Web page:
Two people a day die of opioid ODs in Ontario: study
|CTVnews 20 apr. 2017 at 03:06|
TORONTO - More than two people each day are dying of opioid overdoses in Ontario, a grim tally that underscores the soaring use and abuse of the potent narcotics, researchers say.
"What we also found really interesting was the types of opioids involved in those deaths and how those have changed over time," said lead author Tara Gomes, a scientist at the Institute for Clinical Evaluative Sciences and St. Michael s Hospital in Toronto.
"What we don t know in Ontario is the degree to which the illicit form of fentanyl is really driving the increases we re seeing, compared to fentanyl patches that are being prescribed by physicians and then diverted onto the street," said Gomes, adding that B.C. has witnessed "an enormous rise" in illicit fentanyl deaths in the last two years.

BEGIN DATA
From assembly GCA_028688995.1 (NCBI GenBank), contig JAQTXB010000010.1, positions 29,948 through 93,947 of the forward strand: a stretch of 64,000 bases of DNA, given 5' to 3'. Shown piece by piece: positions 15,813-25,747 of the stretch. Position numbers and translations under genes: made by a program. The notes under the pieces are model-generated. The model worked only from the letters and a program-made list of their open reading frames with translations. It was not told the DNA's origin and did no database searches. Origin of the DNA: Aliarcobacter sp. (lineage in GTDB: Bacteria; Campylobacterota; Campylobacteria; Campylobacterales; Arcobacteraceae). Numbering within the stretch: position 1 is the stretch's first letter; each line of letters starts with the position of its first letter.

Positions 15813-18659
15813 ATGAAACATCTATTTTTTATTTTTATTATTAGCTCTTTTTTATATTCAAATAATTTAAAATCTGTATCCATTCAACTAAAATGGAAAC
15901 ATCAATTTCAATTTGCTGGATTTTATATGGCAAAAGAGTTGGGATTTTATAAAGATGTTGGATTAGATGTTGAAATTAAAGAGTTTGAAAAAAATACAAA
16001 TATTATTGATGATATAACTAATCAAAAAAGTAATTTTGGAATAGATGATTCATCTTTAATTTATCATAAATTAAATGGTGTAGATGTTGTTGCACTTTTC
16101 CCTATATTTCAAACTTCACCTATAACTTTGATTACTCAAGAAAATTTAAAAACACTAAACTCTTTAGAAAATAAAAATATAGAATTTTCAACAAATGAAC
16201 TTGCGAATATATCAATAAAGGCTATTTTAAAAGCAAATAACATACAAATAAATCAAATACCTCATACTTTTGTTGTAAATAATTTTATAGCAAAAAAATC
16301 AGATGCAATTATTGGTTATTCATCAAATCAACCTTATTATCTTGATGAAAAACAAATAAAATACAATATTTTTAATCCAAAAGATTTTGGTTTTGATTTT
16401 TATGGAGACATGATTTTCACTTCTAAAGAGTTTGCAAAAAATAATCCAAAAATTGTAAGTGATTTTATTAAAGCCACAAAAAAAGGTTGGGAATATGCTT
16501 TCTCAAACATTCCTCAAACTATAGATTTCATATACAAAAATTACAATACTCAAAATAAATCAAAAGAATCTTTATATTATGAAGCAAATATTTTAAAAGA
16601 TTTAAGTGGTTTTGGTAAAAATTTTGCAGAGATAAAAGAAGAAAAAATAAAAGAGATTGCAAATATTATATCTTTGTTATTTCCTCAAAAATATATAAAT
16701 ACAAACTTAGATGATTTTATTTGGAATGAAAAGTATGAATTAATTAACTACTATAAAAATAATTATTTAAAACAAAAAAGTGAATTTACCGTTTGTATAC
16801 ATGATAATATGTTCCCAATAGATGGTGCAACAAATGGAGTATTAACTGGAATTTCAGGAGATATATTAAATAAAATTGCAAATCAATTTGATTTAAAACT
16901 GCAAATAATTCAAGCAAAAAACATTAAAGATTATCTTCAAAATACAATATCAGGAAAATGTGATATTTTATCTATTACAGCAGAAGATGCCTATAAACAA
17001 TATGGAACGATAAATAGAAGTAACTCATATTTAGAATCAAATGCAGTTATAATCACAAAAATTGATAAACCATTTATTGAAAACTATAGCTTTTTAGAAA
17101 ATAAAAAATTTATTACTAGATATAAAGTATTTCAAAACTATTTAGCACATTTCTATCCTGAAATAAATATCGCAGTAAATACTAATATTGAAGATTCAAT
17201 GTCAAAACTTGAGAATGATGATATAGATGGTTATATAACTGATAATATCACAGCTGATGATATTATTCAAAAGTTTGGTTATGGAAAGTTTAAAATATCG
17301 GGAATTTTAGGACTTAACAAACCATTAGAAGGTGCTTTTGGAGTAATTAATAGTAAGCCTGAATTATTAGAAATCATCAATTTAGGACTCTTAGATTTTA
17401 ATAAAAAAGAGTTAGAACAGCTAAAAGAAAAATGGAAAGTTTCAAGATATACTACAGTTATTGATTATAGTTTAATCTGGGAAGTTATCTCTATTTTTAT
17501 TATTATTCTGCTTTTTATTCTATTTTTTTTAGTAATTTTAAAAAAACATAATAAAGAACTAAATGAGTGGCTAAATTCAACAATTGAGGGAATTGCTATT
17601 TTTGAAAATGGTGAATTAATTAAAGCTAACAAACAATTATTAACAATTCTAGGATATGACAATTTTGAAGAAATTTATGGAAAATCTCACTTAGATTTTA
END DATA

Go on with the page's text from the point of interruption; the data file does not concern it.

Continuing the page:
"The presence of these other drugs may be indicative of the concerning practice of combining cocaine with illicitly produced fentanyl, which is relatively inexpensive, to extend the drug supply," said Gomes.
"And we re seeing a fair amount of stories about people using cocaine who end up dying of a fentanyl overdose because they don t realize they re taking an opioid and may never have been exposed to an opioid before," she said. "They may have simply been cocaine users."
Gomes said it will need a multi-pronged approach, including altering doctors prescribing patterns to prevent people becoming addicted to the drugs, while helping those who are already dependent on the painkillers to pare down their medicinal use without driving them toward more dangerous forms of illicit opioids.
She said other public health measures need to include increased addiction treatment programs, harm-reduction strategies such as safe-injection sites, and more widespread access to the overdose-reversal medication naloxone, "so we can avoid some of the fatal consequences of these drugs."